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Condominium Associations


When dealing with a complex property loss, complying with statutory guidelines, the dynamics of working with a board of directors, and membership politics, this is a very specialized type of adjusting. We have helped condominiums and townhomes recover hundreds of millions of dollars in property losses, some of whom did not even know they had a claim to start with.

Why Hire an Expert Public Adjuster?

Stone Claims Group Private Adjusters Handle your Condominium Association Claim

Ware House Inspection

We Handle The Headache

Insurnce Check

We Maximize Your Settlement

We get paid when you get paid

We Get Paid When You Get Paid

Group Discussion on the Claims

We Have The Policyholder's Interests In Mind

Type Of Condominium Association Damages We Cover

Cast Iron PipesDAMAGE







Collapse & SinkholeDAMAGE


Theft & VandalismDAMAGE

Get the Best Settlement for Your Condominium Association Claim

Don't Leave any Money on the Table

Review On Inspection

Bring us your claim

Complete a Thorough Inspection & Claims Package

Settle at a Higher Rate

Condominium Associations We Have Helped

Please take a moment to review some of our results, and some of the many clients we have helped throughout the years

Areas We Serve

Licensed And Trusted in 18 States



Hail events


Wind events


Hurricane & flooding events


Tornado events


Lightning events

*Source for each damage type comes from NOAA. Year of damage types vary from 2015 - 2020.

What Our Clients Are Saying

Unmatched Expertise at Stone Claims Group


“Dealing with Stone Claims Group was one of the most rewarding experiences I’ve had as a board member. Not only did they deliver monetarily in a huge volume for our association, but they also brought an unmatched expertise and professionalism.”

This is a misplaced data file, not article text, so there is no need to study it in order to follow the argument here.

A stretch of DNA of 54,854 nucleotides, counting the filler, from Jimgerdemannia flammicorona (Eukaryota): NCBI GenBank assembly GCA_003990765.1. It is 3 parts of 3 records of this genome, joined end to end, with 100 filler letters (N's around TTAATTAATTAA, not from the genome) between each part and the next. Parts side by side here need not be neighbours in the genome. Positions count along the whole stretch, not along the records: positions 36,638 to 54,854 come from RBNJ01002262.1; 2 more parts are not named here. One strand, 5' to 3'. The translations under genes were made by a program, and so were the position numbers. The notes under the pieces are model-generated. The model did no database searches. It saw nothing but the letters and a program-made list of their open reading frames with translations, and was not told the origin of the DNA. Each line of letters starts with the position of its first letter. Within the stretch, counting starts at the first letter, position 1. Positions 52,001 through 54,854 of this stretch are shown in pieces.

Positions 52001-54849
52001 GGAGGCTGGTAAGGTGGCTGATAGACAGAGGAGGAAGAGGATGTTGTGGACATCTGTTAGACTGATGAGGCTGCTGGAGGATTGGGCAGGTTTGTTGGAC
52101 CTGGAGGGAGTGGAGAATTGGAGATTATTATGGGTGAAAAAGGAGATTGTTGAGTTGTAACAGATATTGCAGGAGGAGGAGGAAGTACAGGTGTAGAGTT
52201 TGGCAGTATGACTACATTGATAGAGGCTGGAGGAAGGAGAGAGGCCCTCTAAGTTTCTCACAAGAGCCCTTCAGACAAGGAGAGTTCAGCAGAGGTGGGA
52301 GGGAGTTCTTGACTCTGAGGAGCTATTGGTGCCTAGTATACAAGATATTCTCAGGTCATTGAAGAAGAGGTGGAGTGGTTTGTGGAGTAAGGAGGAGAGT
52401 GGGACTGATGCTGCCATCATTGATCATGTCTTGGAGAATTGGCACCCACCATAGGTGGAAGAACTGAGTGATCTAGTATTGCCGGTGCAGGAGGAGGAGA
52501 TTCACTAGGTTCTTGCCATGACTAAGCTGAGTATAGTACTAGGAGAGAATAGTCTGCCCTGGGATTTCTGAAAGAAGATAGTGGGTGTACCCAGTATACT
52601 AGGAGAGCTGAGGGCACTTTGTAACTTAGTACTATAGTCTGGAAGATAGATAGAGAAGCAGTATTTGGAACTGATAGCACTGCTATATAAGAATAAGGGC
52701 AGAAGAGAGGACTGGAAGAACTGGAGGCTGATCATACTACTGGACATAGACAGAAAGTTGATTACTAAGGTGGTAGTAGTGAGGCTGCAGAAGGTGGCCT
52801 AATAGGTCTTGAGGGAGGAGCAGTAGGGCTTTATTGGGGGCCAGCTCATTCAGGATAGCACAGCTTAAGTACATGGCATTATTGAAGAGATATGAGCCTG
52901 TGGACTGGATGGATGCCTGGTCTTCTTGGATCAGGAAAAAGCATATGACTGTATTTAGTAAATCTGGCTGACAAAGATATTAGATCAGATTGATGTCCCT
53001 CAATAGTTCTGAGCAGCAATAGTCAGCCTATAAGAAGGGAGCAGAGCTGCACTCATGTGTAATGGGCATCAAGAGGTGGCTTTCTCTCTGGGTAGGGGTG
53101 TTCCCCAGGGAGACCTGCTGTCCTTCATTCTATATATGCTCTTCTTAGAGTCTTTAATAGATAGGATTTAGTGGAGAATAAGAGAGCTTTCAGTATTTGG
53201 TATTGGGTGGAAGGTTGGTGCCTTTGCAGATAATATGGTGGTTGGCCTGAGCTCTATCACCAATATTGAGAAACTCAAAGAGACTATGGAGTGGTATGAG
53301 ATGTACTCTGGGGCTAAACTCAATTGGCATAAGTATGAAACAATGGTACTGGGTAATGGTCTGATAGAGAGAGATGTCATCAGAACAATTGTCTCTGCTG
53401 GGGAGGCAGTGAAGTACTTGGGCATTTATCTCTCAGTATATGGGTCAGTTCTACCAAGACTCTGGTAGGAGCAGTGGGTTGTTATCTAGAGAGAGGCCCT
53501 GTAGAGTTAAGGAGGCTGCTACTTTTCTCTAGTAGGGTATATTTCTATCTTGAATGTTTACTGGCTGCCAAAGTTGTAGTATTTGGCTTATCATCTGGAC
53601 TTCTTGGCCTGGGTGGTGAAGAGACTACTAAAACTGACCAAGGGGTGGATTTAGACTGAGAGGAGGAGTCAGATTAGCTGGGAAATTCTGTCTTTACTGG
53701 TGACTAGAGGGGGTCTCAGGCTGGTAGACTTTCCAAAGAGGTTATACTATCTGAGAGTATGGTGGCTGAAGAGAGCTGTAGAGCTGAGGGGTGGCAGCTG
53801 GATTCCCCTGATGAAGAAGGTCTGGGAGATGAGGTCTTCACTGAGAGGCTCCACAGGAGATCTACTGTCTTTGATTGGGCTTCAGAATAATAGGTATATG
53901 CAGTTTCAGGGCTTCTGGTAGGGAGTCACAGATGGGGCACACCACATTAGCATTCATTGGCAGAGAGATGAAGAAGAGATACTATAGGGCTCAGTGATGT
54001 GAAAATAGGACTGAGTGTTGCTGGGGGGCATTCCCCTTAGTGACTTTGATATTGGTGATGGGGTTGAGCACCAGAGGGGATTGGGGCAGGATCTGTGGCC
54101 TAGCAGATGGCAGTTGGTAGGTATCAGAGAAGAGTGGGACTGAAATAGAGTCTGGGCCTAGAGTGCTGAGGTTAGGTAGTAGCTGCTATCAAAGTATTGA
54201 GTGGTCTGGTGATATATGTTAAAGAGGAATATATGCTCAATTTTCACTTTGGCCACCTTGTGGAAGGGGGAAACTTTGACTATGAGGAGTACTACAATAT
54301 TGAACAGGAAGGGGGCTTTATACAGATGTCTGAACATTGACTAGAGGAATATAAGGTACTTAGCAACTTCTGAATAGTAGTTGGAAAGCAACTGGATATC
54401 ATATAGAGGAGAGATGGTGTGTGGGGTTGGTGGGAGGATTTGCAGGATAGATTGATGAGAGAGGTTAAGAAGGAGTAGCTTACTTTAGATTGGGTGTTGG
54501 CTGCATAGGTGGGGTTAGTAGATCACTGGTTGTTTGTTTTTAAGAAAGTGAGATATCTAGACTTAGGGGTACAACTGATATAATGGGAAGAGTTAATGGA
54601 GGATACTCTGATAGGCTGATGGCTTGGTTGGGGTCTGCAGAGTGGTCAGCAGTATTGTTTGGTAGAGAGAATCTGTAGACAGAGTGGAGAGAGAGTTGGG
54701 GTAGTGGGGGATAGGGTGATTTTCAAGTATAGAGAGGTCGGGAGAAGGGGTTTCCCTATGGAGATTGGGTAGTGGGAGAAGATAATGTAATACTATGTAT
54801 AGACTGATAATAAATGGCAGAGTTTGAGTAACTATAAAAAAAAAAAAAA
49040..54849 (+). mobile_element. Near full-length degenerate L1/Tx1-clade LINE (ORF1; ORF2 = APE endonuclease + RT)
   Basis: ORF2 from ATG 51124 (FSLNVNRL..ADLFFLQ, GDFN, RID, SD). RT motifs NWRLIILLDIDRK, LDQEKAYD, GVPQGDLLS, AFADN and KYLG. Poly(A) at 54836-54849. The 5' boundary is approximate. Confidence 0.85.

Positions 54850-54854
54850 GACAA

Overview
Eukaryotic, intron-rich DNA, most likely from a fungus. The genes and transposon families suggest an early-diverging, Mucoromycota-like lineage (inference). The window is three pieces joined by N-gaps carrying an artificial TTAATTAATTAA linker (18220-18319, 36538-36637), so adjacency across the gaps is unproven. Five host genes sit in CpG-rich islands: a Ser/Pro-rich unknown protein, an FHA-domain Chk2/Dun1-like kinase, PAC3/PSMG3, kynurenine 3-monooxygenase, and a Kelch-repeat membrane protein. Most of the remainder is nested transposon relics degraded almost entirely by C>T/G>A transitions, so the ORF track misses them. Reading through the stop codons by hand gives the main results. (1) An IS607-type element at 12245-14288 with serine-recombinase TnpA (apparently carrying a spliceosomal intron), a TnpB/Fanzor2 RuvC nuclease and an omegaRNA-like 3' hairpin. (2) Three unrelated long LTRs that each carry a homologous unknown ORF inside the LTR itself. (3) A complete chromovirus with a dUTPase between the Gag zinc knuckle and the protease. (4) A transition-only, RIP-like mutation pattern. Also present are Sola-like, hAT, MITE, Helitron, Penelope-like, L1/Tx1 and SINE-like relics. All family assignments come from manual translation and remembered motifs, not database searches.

R. Holland, BOD President

Jacksonville, FL

Carolyn Jordan

“I just want to thank you for all you did for owners at Top of the Gulf. As you must have known I was one of the biggest skeptics. Thank you for changing my mind. I admire the way you never let up and continued to come by and tell us why we needed your company. Thank you again for persistence, we would have been in poor shape if everyone was like me.”

C. Jordan Board Member

Florida Panhandle

“Most caring and expert adjusters! Their skill, energy, and technological knowledge is second to none. 6/5 stars.”

Appraisal Client

“The Board is grateful for your top-notch communication and settling our hail claim. Also, your recommendation of such efficient roofers is the reason our property values have increased massively.”

BOD President

Condominium Association FAQS

What is a Public Adjuster?

A Public Adjuster is a professional claim advocate representing the policyholder in negotiation and appraising your insurance claim. 

A Public Adjuster is a professional claim advocate representing the policyholder in negotiation and appraising your insurance claim. A licensed public adjuster or an attorney are the only two types of individuals representing policyholders for a property damage claim. A public adjuster must meet strict educational, background, and ethical criteria required by the state government to work as a public adjuster.

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What Is the Difference Between a COA (Condominium Owners Association) and an HOA (Home Owners Association)?

One of the main differences between condominium owner associations (COAs) and homeowner associations (HOAs) is how the association itself administers property development.

Usually, an HOA oversees single-family homes in planned developments, usually made up of individual lots and homes. In contrast, condo associations manage common structures with multiple units, much like apartments and townhomes.

  • When it comes to maintenance and repair issues, this is when things get down to the nitty-gritty. Condominium associations are responsible for all the general common elements (GCEs), such as lobbies, common hallways, sidewalks, roofs, elevators, swimming pools, and parking lots. Since it’s a community-based association, COAs typically outline their services to those in common areas. A unit owner is ordinarily responsible for maintaining their HVAC system; however in the event of an insurable loss the responsibility shifts to the association’s master policy.